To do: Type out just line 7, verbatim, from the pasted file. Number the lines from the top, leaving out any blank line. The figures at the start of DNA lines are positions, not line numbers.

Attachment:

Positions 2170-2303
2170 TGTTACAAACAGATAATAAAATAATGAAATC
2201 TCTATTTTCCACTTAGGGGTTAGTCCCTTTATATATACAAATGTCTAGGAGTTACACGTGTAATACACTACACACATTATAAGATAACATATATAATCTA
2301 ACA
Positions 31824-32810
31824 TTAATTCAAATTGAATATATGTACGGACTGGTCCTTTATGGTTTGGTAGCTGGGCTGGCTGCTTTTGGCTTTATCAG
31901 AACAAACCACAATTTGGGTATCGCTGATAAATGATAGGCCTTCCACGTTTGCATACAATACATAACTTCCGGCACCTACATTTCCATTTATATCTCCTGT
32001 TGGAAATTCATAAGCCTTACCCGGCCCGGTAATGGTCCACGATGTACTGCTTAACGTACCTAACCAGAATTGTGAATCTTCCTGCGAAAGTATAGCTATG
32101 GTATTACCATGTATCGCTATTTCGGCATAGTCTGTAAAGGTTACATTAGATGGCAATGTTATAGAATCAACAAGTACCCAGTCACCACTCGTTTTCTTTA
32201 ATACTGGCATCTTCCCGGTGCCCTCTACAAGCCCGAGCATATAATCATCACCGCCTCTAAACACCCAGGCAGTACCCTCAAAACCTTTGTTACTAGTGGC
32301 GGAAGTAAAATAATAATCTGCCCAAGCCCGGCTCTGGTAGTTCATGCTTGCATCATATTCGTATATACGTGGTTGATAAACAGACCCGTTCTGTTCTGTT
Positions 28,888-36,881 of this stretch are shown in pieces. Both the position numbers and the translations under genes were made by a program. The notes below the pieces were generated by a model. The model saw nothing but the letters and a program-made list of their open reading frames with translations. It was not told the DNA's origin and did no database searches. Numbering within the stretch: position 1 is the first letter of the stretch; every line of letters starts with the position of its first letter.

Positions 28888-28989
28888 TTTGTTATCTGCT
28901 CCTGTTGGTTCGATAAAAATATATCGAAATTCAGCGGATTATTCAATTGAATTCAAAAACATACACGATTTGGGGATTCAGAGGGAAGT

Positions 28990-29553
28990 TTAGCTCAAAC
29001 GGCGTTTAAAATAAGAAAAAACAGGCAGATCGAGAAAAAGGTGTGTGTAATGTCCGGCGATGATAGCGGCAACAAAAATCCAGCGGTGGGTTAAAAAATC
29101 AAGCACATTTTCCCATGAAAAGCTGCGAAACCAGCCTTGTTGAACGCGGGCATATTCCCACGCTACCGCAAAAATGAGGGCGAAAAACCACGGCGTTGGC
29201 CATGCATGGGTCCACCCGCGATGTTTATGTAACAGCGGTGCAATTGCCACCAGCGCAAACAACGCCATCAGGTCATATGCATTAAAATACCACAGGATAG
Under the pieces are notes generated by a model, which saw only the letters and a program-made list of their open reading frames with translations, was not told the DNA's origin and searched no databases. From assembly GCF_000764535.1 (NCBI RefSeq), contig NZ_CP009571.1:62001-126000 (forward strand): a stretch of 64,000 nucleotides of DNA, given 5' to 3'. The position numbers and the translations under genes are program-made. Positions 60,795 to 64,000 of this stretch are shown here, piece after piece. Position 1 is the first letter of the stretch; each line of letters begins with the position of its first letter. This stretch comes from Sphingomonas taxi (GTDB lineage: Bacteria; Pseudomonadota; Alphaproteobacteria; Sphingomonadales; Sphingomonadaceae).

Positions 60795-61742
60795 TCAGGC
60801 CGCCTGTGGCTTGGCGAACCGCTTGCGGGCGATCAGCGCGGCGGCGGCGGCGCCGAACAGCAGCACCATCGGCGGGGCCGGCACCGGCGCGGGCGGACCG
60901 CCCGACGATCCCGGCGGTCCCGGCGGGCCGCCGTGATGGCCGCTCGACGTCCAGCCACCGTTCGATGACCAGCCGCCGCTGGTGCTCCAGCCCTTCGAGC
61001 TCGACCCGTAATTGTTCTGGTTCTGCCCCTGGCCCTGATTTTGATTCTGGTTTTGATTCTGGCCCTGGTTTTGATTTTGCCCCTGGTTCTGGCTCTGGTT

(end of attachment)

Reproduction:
31901 AACAAACCACAATTTGGGTATCGCTGATAAATGATAGGCCTTCCACGTTTGCATACAATACATAACTTCCGGCACCTACATTTCCATTTATATCTCCTGT